Behind Pak’s Renewed Anti-India Rhetoric

ISI is the diehard group which has always played an effective role in scuttling any chance of the two countries coming close to resolving the Kashmir issue.
Keywords: Kashmir, Pakistan, Terrorism, Gilgit, Baltistan, ISI, Conflict, Peace, Military
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The Pakistan army’s new ISPRO, Maj. Gen. Ahmad Sharif came out – for the first time after the change of guard at the highest level – with an open warning to India. He says Pakistan can carry on fighting deep in the Indian territory. The warning came soon after the high-level talks between India and China had taken place. Along with that, Pakistan intensified its attacks on India for alleged violation of human rights in Kashmir at various platforms of the UN. All this was followed by a sham of “reconciliation” meeting between Imran Khan and the Shahbaz Sharif government in Islamabad. What the meeting was for is not the point. The point is the circumstances and the environment that led to the meeting.

All this was a big mask to cover the dubious game on Pakistan’s political chessboard. Something bizarre was unfolding in Pakistan’s political and military circles which we would like to unravel here.

As these developments were taking place, the news was leaked by a Pakistani news channel that the ex-COAS, Gen Qamar Javed Bajwa, had said in a closed-door meeting that Pakistan was not in a position to fight a war with India. He emphatically said that talks on resolving the Kashmir issue needed to be held with India.

At about the same time, it was leaked that Indian Prime Minister Modi would be visiting Pakistan next month. Mahmud Qureshi (the foreign minister in Imran’s Cabinet) rushed to Imran and asked him whether the rumour had substance. Imran ironically said that he was told India’s National Security Advisor Ajit Doval had been talking to some people in Pakistan but denied having been told formally anything about Modi’s visit. A Pakistani television channel hyped Hamid Mir’s disclosure of Gen Bajwa’s observations.

What General Bajwa had said carried grains of truth. Bajwa is an Ahmadi, and hence, has a different mindset. Before his retirement, he visited the US and met with his old friends at the Pentagon. US influential circles were willing to support the extension of his term in office and also consider him for the Nobel Prize provided he somehow managed a settlement of the Kashmir issue. Defence Minister Rajnath Singh’s warning that India would take back all areas illegally occupied by Pakistan had been resounding loud in Pakistan’s military circles and it became a focal point in talks that Bajwa had with his friends in Pentagon.

The crucial issue in this debate is the fast-growing and already massive anti-Pakistan mass movement in “Azad Kashmir” and Gilgit-Baltistan. 

Two things are significant in this case. One is that the movement is non-violent in comparison to a similar movement sponsored by the ISI in the Kashmir Valley way back in 1990, which was fully armed and violent. Its second feature is that the leaders of the anti-Pakistan movement in both regions of POK (“Azad Kashmir” and Gilgit-Bltistan) declared to establish a secular and non-Islamic united State of Jammu and Kashmir. This had a very healthy impact everywhere in the world, and it was recognized by the mainstream Western and Arab press that in PoK it is an indigenous movement, not sponsored by India, contrary to what Pakistani sources claim.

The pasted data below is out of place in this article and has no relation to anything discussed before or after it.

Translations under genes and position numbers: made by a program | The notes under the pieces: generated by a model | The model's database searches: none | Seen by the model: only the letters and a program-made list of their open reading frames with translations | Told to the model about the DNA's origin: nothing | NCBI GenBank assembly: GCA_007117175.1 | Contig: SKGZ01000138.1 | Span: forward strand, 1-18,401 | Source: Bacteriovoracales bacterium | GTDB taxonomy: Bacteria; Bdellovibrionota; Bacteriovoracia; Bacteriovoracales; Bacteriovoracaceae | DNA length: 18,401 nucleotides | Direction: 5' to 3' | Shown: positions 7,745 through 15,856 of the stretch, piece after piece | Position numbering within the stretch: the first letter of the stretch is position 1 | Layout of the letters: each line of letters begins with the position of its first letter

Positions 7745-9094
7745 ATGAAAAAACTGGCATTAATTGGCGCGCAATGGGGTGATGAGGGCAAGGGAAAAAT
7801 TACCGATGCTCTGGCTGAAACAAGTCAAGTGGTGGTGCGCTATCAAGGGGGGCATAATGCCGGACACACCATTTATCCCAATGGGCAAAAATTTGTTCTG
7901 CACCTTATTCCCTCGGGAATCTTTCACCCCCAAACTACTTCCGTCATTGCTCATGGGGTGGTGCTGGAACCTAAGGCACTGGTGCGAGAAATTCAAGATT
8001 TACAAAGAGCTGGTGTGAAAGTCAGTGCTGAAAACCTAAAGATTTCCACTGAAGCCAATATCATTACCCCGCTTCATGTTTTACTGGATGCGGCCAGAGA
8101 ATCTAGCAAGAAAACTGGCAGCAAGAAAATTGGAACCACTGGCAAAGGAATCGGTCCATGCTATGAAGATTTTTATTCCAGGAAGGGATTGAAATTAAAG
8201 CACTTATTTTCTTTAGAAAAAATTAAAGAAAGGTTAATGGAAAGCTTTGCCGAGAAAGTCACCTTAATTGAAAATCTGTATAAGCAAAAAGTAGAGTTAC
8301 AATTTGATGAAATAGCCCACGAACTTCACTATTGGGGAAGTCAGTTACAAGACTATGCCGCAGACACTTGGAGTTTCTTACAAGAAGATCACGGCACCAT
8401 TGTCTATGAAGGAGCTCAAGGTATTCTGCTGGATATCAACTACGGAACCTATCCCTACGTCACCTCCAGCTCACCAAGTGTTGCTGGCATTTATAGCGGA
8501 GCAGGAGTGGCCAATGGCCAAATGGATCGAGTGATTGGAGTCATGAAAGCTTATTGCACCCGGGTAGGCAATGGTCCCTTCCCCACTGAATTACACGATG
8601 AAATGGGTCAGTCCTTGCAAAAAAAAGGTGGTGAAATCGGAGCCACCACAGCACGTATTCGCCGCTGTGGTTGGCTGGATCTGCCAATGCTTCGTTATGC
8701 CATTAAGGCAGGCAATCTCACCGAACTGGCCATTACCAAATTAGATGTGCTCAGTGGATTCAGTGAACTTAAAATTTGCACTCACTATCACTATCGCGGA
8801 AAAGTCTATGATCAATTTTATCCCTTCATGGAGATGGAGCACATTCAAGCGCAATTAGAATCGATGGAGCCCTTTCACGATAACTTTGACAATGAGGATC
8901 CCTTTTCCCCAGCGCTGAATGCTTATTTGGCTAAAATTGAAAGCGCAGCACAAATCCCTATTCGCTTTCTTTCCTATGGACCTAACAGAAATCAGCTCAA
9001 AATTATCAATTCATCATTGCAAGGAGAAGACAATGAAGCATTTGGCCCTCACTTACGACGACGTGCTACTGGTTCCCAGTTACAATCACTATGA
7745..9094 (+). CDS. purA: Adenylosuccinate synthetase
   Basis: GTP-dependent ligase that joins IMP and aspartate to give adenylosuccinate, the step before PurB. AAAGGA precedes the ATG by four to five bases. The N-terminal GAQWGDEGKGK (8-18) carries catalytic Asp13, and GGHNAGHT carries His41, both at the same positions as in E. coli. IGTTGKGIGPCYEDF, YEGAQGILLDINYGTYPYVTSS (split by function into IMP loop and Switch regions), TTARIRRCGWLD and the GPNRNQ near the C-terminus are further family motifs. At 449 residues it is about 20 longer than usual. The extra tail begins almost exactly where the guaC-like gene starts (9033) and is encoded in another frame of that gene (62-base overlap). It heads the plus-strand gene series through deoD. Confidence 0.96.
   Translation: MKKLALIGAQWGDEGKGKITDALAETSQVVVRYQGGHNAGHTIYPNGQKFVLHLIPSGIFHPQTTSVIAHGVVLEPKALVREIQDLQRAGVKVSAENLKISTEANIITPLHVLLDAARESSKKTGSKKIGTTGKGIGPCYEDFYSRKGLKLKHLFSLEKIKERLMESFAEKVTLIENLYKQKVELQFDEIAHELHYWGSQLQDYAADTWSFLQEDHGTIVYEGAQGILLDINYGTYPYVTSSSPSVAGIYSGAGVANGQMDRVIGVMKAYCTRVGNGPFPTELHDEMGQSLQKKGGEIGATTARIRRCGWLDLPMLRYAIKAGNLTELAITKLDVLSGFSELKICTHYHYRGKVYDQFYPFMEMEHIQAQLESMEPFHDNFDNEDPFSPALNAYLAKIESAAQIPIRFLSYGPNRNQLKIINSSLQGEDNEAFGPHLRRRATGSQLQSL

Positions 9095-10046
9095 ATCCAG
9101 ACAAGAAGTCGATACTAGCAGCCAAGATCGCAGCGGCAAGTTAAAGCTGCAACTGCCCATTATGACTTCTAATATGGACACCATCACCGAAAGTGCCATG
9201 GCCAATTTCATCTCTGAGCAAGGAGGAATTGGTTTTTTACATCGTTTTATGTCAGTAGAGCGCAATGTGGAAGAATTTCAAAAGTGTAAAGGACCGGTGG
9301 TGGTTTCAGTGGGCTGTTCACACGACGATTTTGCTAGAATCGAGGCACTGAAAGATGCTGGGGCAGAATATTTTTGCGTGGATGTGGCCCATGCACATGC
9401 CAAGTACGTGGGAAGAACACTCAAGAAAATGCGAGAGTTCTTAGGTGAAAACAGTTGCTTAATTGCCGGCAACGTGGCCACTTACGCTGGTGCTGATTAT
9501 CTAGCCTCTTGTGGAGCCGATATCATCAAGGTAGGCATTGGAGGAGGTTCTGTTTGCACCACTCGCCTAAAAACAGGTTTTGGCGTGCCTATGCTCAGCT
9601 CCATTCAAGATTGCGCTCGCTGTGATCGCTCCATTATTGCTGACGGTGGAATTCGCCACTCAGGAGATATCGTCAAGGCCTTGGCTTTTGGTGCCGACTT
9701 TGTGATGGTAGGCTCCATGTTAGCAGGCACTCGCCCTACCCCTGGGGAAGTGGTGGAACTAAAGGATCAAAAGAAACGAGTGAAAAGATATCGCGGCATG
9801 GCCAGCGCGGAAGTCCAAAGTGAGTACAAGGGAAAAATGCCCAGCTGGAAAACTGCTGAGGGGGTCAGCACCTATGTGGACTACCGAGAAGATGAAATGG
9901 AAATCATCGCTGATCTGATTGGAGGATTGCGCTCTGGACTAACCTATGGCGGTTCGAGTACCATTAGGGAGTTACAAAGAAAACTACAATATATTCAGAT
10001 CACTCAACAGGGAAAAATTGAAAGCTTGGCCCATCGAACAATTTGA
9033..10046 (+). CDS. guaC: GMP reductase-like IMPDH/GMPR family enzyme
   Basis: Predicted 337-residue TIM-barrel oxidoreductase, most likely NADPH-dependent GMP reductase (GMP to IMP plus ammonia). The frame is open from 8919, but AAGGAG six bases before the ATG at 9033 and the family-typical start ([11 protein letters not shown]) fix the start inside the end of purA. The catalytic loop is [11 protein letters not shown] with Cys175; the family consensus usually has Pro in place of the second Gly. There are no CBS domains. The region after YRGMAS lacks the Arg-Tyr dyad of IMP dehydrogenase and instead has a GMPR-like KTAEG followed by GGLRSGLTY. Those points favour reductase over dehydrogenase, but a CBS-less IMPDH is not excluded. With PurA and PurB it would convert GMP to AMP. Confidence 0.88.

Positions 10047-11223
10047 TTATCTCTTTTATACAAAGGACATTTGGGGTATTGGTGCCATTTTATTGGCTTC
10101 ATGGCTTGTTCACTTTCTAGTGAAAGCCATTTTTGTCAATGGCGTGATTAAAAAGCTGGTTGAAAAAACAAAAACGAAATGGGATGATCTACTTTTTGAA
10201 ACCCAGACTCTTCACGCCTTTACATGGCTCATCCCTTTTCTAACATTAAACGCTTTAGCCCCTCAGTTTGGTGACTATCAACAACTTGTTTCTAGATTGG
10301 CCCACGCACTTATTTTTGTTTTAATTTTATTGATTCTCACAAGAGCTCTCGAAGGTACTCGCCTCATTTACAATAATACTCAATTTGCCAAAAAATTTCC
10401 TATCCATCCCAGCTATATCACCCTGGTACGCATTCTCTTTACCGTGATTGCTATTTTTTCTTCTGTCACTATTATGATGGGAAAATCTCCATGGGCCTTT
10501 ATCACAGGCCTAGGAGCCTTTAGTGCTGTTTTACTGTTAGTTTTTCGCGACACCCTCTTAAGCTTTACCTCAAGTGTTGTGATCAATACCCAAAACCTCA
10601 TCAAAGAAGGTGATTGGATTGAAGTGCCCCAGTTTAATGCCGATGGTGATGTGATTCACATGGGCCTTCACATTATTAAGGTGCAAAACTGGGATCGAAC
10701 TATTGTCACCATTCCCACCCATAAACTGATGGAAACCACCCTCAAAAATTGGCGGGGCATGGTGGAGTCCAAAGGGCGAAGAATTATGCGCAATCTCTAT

As this political scenario progressed in the occupied part of Kashmir, another matter highlighted by Pakistani media was the visit of Pak foreign minister Bilawal Bhutto to India on the occasion of the SCO foreign minister’s meeting. 

To the contrary, the radicals and Imran Khan & Co had been plotting to scuttle the visit. The Pak army is ideologically divided. There is a radical group covertly patronized by the present army chief. This radical group is in cahoots with Imran Khan and the people on his bandwagon like Mahmud Qureshi et al. 

ISI is the diehard group which has always played an effective role in scuttling any chance of the two countries coming close to resolving the Kashmir issue. So the ISI, in line with its history, undertook the terrorist attack on an Indian vehicle in Bhimber Gali – Poonch sector in which five Indian soldiers were martyred. ISI expected that India would forthwith announce the cancellation of Bilawal’s visit on 4-5 May to New Delhi. It should be noted that sections of the “pro-liberal” press in India underplayed the terrorist attack and the loss of precious lives but paid great attention to Bilawal Bhutto’s visit and forcefully called for the cancellation of his visit for the reason of the terrorist attack. They were silenced by the Indian minister of external affairs, Dr Jaishankar who, while answering a question in a press conference, politely said that the invitation for participation in the SCO foreign ministers’ meeting was in accordance with the Charter of the SCO and that India would not like the Charter to be abused. 

The issue is not whether the Track II negotiations will succeed or fail. The point is that some reasonable as well as influential circles in Pakistan’s power structure have come to realize that nursing unending enmity with an economically and militarily powerful neighbour with growing global clout has boomeranged on Pakistan. They realise that time has come for Pakistan to make an about-turn. India does not seek the disintegration and collapse of Pakistan because that would impact India’s security. India certainly wants Pakistan bereft of its long-standing terrorist ideology.

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K N Pandita

K N Pandita has a PhD in Iranian Studies from the University of Teheran. He is the former Director of the Centre of Central Asian Studies, Kashmir University.

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